Ranzau also said that Schlegel told him that “acceptance of this grant will take REAP to another level, because right now they are struggling, and this will help plot the course for REAP.” He said that REAP, which is housed at the Hugo Wall School of Public Affairs at Wichita State University, needs to expand its role and authority in order to give it “something to do.” He said the grant will promote the “progressive agenda” of the Obama administration in this way.

Later Commission Chair Dave Unruh disputed the contention regarding the workload of REAP.

Ranzau also questioned whether we want the federal government to be a “source of solutions” for our local communities. He also questioned one of the stated goals of the program, which is to reduce cost to taxpayers. It’s a new program, he said, and would not reduce the cost to taxpayers.

He further questioned the ability of the grant program to help teach local communities to be fiscally responsible. With federal spending out of control, he said the federal government is not in a position to help in this regard.

He further said that talking in generalities sounds benign, and that he wanted to know what he is committing the county to this year. Repeating the concerns of Peterjohn, Ranzau said that accepting this grant would be accepting the policies of the Obama Administration as our own. He said that in the 2010 elections the people repudiated the agenda of the president, and this grant program is an example of the type of programs people have said they don’t want. It is concern with the agenda behind this grant program that is his greatest concern, he later explained.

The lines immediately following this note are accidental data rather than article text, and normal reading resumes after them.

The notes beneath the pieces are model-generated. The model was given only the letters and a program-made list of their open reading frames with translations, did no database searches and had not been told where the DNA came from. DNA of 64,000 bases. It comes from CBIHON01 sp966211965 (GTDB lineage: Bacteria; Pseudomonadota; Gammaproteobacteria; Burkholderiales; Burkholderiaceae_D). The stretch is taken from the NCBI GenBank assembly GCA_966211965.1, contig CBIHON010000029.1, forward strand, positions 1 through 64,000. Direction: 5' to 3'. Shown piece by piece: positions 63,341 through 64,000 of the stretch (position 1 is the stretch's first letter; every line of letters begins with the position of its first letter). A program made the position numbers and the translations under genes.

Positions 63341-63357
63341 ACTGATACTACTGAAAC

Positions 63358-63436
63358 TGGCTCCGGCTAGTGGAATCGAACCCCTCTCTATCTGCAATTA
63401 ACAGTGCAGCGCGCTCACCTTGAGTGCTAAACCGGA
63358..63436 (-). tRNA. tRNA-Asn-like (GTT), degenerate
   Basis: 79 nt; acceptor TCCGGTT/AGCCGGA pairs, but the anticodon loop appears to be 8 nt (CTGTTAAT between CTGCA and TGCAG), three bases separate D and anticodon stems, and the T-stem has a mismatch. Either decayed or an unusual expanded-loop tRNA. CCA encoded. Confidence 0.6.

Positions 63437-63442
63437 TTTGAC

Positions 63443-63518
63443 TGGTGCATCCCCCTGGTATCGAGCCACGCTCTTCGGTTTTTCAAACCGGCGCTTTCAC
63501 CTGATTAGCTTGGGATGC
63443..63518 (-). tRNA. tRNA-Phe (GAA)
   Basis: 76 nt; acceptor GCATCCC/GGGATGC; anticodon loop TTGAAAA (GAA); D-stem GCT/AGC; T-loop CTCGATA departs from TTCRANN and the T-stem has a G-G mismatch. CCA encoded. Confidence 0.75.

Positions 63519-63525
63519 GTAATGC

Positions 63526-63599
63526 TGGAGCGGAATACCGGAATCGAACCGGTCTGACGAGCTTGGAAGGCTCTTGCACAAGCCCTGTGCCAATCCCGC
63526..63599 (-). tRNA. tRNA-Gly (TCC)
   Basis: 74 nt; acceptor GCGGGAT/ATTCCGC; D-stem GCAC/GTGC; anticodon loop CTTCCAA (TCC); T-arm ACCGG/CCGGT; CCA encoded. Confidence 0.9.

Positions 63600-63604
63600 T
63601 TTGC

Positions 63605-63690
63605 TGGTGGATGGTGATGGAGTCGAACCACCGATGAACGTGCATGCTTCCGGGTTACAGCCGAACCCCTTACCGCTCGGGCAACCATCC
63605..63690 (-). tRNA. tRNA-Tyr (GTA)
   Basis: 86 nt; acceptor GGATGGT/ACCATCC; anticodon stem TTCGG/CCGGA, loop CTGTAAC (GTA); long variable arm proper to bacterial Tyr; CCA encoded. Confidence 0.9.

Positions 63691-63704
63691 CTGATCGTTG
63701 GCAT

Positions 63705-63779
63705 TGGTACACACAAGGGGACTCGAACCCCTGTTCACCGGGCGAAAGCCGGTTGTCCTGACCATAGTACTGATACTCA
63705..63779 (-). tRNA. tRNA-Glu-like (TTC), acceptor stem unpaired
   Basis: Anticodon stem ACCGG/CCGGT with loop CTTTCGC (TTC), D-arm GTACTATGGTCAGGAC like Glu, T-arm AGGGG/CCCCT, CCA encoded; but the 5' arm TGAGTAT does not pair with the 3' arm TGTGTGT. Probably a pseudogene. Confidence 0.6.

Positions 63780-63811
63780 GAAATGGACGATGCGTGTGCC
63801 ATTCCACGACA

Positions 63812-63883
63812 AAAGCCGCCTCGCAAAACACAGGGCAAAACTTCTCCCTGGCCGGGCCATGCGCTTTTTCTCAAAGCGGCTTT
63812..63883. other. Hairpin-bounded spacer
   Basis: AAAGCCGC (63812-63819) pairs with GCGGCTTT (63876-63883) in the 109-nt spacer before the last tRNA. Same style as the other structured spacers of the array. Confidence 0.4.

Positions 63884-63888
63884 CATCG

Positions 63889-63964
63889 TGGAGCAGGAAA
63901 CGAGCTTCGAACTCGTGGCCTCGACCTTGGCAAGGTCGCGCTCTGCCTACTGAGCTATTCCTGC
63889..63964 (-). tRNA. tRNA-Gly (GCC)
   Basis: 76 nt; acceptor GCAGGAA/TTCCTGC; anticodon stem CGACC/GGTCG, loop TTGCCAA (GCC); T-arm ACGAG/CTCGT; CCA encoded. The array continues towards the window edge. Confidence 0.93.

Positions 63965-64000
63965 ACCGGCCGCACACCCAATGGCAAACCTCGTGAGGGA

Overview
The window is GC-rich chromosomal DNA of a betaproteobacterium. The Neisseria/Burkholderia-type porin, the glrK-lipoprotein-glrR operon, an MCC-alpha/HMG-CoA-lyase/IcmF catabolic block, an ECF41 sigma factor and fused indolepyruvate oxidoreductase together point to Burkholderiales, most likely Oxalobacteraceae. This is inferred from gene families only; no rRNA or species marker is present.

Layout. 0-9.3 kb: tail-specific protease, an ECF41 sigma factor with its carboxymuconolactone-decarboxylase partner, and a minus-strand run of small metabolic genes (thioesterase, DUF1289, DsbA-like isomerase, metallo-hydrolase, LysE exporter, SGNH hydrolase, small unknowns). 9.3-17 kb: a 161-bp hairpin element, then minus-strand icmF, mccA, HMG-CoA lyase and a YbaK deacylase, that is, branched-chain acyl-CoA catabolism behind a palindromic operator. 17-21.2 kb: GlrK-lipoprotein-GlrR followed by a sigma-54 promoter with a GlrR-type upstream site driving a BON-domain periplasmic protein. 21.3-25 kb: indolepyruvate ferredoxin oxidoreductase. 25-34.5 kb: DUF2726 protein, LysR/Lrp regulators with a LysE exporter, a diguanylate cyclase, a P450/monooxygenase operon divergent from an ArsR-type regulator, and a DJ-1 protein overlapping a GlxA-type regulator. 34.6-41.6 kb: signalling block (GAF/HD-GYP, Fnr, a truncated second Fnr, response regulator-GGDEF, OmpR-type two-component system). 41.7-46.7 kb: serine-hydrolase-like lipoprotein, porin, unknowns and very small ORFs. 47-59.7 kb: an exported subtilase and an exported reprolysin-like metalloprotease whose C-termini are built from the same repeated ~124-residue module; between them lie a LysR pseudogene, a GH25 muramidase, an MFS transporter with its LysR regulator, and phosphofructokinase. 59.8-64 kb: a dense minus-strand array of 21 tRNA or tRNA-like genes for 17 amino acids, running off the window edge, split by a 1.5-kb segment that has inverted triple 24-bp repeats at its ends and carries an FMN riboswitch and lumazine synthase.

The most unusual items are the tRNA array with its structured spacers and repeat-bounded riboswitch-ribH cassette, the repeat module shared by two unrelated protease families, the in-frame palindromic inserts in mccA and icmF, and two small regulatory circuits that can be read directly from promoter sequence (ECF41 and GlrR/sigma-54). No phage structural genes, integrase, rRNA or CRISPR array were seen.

Continuing, Ranzau questioned the ability of the federal government to create conditions for sustainable growth: “You’ve got to be kidding me. Look at the vision they now have for growth in this county. It’s a disaster. And now they want to take the same policies that have created and made our current economic situation worse — they want to bring them to our local communities by these sorts of grants.”

Both Ranzau and Peterjohn questioned the ability of this grant to produce affordable housing, citing the government’s role in the ongoing housing crisis.

Ranzau, who has voted against many grants, added that this is the “the worst and most troublesome grant” he’s seen in his time in office, adding that the grant is clearly an agenda created by President Obama. He said there are politicians who ran for office on platforms of limited government and fiscal responsibility, and this grant is an opportunity for them to “act on those values.”

In further discussion, it was brought out that each region makes its own definition of what sustainability means to it, but Yager provided this definition of sustainability: “Meeting the needs of the present without compromising the ability of future generations to meet their own needs.”

In his remarks, Unruh said that Sedgwick County has been involved in sustainability thinking and planning for at least two years. He said this is a strategy that helps the county plan for the future. He asked manager Buchanan if the county had a definition of sustainability. Buchanan replied the County has taken a similar approach to the International City/County Management Association, which he said involves four factors: Economic stability — sufficient jobs and economic development; ensuring that local governments are fiscally healthy so that they can provide quality services; social equity, which he said ensures that the delivery of services in communities is equitable; and the environment, which he said was not about global warming, but rather making sure we’re not wasting natural resources.